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Can someone record a co-worker to prove sexual harassment?

On Behalf of | Aug 27, 2023 | Sexual Harassment At Work

voice recorder on smart phone

Sexual harassment may go on for months before someone has “had enough” to the degree that they decide to fight back. Even after an individual reaches their breaking point, they may have a long way to go before they have the necessary information and evidence to take legal action. After all, they will need proof of what they have experienced if they want their employer to intervene or the courts to agree that the business didn’t adequately protect them from misconduct on the job.

Proper documentation is key for a successful sexual harassment claim against an employer in Florida. Gathering sufficient evidence of the misconduct is of the utmost importance for those who want to convince an employer to intervene or who want to file a claim against the company in civil court. Unfortunately, many instances of sexual harassment occur in private environments. It can be the word of the victim against the claims of the perpetrator in many cases. As a result, it is understandable that many victims wonder whether they can use a mobile phone or other device to record the harassment as it occurs.

Recording without consent may not hold up in court

Florida has relatively thorough privacy rules, and those limits on recording or sharing private moments generally benefit the public. Unfortunately, in scenarios in which one person wants to prove that someone else has done something inappropriate, it can be a bit harder to prove what happens during private moments.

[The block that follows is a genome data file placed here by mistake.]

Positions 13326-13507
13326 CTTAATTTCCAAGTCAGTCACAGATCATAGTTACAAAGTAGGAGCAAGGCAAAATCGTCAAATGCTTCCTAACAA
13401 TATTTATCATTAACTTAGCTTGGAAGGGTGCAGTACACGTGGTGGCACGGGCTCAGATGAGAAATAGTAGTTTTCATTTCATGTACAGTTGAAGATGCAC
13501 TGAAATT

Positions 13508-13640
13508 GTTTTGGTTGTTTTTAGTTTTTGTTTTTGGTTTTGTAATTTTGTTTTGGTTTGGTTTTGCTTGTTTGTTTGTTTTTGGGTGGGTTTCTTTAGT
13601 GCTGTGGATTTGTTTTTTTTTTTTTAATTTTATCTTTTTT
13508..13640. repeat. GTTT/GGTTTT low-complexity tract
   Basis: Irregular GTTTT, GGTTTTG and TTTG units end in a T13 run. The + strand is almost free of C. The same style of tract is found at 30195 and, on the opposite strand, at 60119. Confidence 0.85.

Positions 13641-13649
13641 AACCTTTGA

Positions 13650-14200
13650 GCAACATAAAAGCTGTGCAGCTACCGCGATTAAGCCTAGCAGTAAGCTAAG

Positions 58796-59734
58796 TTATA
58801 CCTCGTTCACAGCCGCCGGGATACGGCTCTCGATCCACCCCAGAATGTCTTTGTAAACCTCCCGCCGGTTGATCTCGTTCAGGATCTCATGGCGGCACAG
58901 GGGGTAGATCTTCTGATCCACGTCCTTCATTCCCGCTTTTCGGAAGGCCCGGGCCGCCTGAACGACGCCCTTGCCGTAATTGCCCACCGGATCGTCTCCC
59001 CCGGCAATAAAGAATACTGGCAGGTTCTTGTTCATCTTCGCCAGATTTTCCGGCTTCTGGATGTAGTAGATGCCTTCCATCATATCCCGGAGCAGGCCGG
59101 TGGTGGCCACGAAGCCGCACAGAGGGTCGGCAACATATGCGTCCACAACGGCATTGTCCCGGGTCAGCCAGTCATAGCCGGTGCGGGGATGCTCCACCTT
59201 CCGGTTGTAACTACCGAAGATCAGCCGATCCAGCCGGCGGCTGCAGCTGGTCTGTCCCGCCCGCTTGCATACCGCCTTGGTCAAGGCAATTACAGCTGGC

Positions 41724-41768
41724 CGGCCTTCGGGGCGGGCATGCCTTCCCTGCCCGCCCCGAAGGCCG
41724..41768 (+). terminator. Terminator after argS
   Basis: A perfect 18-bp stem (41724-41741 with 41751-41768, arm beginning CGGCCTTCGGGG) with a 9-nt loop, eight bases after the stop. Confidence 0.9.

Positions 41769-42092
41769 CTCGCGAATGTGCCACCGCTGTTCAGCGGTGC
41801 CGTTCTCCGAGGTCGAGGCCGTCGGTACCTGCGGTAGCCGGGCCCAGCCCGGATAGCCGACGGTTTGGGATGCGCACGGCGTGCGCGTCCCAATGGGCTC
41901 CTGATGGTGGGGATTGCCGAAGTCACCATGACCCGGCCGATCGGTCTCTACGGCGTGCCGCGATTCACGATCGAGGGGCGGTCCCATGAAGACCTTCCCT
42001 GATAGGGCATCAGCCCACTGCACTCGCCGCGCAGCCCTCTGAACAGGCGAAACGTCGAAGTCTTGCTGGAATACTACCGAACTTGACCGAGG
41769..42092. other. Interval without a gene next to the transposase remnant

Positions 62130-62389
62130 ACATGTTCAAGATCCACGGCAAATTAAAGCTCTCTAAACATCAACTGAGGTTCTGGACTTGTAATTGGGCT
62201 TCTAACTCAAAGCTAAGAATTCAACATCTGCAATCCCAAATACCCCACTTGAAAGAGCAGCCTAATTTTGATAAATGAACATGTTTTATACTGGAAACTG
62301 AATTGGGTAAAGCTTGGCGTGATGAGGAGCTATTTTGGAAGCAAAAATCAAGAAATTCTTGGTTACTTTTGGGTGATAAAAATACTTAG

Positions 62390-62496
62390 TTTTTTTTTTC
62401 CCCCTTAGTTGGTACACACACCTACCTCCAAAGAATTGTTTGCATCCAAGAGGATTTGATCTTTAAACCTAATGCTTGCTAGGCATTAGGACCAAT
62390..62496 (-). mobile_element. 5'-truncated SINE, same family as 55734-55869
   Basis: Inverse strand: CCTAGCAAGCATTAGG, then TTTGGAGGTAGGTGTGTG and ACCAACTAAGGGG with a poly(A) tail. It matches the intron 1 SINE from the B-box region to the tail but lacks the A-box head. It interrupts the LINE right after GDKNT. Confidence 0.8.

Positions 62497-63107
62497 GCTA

Quid pro sexual harassment is a perfect example. Someone offering career benefits or threatening job-related penalties based on someone else’s agreement to engage in certain conduct will typically do so in private areas rather than in public spaces with lots of witnesses. Although a video recording would be harder for a supervisor to disprove, the worker may put themselves at risk of accusations that they violated the law by recording without permission.

Instead of trying to make a video or audio recording of the harassment in progress, the worker may need to keep a thorough record of each incident by writing down the details. There may also be alternate means of gathering evidence depending on the type of harassment someone endures, their employment arrangements and other factors.

Discussing the harassment that has already occurred with someone familiar with Florida employment law can help workers hoping to pursue a harassment claim put together the documentation they need to take the matter to civil court.